Genome Res 2020 04 6;30(4):515-527. Epub 2020 Apr 6.
Department of Cell Biology, Erasmus MC, 3015 GD Rotterdam, The Netherlands.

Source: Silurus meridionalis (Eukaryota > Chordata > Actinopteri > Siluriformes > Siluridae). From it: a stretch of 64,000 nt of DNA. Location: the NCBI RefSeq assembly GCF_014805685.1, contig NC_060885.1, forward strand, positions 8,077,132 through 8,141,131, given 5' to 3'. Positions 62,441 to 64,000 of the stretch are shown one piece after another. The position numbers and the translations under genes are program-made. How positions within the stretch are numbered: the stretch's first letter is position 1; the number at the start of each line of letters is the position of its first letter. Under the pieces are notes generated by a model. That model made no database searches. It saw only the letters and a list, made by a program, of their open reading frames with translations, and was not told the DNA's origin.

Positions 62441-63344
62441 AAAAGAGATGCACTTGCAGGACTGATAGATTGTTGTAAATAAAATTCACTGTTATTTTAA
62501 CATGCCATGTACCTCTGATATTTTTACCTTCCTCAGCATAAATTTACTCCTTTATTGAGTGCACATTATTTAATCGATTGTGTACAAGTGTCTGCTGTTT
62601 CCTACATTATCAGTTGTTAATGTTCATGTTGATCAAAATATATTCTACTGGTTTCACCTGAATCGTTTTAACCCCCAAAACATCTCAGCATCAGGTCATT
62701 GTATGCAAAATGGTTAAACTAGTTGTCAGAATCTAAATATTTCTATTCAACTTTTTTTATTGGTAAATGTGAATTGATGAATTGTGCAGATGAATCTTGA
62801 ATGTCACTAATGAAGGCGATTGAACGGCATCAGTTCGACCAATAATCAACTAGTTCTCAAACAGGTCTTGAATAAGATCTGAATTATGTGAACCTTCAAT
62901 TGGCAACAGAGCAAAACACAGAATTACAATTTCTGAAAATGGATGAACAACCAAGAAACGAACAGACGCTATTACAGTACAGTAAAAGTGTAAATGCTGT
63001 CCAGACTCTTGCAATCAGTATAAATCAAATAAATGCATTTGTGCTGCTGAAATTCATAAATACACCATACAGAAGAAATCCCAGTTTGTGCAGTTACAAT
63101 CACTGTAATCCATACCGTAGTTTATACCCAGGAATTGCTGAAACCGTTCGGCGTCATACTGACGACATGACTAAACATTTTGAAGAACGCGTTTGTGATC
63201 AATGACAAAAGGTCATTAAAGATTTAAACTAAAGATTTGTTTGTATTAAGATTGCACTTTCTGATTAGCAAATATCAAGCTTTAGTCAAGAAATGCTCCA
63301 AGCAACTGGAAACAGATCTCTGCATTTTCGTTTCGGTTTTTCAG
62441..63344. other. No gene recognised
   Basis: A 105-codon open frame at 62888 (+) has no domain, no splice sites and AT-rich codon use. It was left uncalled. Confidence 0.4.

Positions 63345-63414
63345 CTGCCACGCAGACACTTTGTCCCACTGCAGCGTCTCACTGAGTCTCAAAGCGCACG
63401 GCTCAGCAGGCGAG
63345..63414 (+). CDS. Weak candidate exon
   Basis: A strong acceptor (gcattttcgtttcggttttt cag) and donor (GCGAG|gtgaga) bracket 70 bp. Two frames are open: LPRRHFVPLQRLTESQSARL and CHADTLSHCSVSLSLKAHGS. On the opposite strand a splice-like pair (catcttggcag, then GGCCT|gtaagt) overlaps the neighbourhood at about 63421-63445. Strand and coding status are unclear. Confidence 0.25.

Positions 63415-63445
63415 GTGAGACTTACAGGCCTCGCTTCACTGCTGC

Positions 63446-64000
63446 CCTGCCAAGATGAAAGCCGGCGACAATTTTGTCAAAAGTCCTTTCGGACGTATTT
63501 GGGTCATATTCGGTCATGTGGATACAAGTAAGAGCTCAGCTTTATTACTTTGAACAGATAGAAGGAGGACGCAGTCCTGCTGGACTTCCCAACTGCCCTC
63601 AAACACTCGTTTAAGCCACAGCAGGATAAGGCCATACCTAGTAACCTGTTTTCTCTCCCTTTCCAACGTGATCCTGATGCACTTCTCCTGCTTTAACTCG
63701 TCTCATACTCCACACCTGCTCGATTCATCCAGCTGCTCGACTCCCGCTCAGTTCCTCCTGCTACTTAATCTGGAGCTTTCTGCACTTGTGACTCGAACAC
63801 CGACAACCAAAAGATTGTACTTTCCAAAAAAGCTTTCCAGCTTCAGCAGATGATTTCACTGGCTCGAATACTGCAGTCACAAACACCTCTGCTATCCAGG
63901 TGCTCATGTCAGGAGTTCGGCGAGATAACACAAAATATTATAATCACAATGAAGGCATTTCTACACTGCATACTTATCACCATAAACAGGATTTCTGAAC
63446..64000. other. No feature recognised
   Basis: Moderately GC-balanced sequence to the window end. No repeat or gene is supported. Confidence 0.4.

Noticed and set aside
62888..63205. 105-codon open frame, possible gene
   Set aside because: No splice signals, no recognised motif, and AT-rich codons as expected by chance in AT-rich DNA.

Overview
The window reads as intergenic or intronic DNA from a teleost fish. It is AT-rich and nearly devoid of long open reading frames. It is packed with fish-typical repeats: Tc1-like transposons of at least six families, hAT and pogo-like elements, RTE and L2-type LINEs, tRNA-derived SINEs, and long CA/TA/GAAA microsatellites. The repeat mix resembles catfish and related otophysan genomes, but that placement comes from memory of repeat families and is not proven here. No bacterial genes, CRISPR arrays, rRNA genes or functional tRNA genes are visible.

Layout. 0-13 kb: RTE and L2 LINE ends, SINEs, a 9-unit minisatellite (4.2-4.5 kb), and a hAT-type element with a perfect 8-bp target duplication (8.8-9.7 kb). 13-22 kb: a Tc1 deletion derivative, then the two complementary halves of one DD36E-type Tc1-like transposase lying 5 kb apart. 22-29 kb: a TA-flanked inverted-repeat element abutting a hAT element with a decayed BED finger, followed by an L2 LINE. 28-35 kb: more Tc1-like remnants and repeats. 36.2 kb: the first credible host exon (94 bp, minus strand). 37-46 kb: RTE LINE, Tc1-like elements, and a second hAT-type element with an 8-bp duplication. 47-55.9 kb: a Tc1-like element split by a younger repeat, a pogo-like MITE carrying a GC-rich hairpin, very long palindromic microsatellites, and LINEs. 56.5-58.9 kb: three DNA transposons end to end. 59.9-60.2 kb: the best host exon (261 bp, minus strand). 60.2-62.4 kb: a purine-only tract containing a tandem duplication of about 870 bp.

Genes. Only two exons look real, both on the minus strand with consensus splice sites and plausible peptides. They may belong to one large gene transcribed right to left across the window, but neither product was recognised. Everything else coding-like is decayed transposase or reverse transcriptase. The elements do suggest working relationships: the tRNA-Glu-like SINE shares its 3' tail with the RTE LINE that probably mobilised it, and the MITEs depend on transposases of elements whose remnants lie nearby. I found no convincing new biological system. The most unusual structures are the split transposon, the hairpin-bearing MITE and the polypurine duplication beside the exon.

Cohesin is a ring-shaped multiprotein complex that is crucial for 3D genome organization and transcriptional regulation during differentiation and development. It also confers sister chromatid cohesion and facilitates DNA damage repair. Besides its core subunits SMC3, SMC1A, and RAD21, cohesin in somatic cells contains one of two orthologous STAG subunits, STAG1 or STAG2. How these variable subunits affect the function of the cohesin complex is still unclear. STAG1- and STAG2-cohesin were initially proposed to organize cohesion at telomeres and centromeres, respectively. Here, we uncover redundant and specific roles of STAG1 and STAG2 in gene regulation and chromatin looping using HCT116 cells with an auxin-inducible degron (AID) tag fused to either STAG1 or STAG2. Following rapid depletion of either subunit, we perform high-resolution Hi-C, gene expression, and sequential ChIP studies to show that STAG1 and STAG2 do not co-occupy individual binding sites and have distinct ways by which they affect looping and gene expression. These findings are further supported by single-molecule localizations via stochastic optical reconstruction microscopy (STORM) super-resolution imaging. Since somatic and congenital mutations of the STAG subunits are associated with cancer (STAG2) and intellectual disability syndromes with congenital abnormalities (STAG1 and STAG2), we verified STAG1-/STAG2-dependencies using human neural stem cells, hence highlighting their importance in particular disease contexts.